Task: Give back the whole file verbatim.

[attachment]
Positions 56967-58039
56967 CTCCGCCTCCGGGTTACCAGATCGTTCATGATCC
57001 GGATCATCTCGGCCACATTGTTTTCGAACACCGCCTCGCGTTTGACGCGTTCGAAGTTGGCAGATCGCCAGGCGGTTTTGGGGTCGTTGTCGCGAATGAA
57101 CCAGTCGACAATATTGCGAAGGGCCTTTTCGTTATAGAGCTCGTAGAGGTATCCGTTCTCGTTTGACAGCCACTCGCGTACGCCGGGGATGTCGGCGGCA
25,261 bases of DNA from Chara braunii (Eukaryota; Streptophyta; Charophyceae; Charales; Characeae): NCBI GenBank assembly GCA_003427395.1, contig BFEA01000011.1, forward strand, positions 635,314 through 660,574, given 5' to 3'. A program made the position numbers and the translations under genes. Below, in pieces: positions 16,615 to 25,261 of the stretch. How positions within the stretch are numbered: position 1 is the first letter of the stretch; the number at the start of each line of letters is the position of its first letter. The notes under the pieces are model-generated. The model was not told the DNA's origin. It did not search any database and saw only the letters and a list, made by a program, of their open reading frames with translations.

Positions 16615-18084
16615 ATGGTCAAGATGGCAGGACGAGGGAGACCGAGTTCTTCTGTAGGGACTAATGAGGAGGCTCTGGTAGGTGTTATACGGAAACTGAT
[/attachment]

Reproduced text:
Positions 56967-58039
56967 CTCCGCCTCCGGGTTACCAGATCGTTCATGATCC
57001 GGATCATCTCGGCCACATTGTTTTCGAACACCGCCTCGCGTTTGACGCGTTCGAAGTTGGCAGATCGCCAGGCGGTTTTGGGGTCGTTGTCGCGAATGAA
57101 CCAGTCGACAATATTGCGAAGGGCCTTTTCGTTATAGAGCTCGTAGAGGTATCCGTTCTCGTTTGACAGCCACTCGCGTACGCCGGGGATGTCGGCGGCA
25,261 bases of DNA from Chara braunii (Eukaryota; Streptophyta; Charophyceae; Charales; Characeae): NCBI GenBank assembly GCA_003427395.1, contig BFEA01000011.1, forward strand, positions 635,314 through 660,574, given 5' to 3'. A program made the position numbers and the translations under genes. Below, in pieces: positions 16,615 to 25,261 of the stretch. How positions within the stretch are numbered: position 1 is the first letter of the stretch; the number at the start of each line of letters is the position of its first letter. The notes under the pieces are model-generated. The model was not told the DNA's origin. It did not search any database and saw only the letters and a list, made by a program, of their open reading frames with translations.

Positions 16615-18084
16615 ATGGTCAAGATGGCAGGACGAGGGAGACCGAGTTCTTCTGTAGGGACTAATGAGGAGGCTCTGGTAGGTGTTATACGGAAACTGAT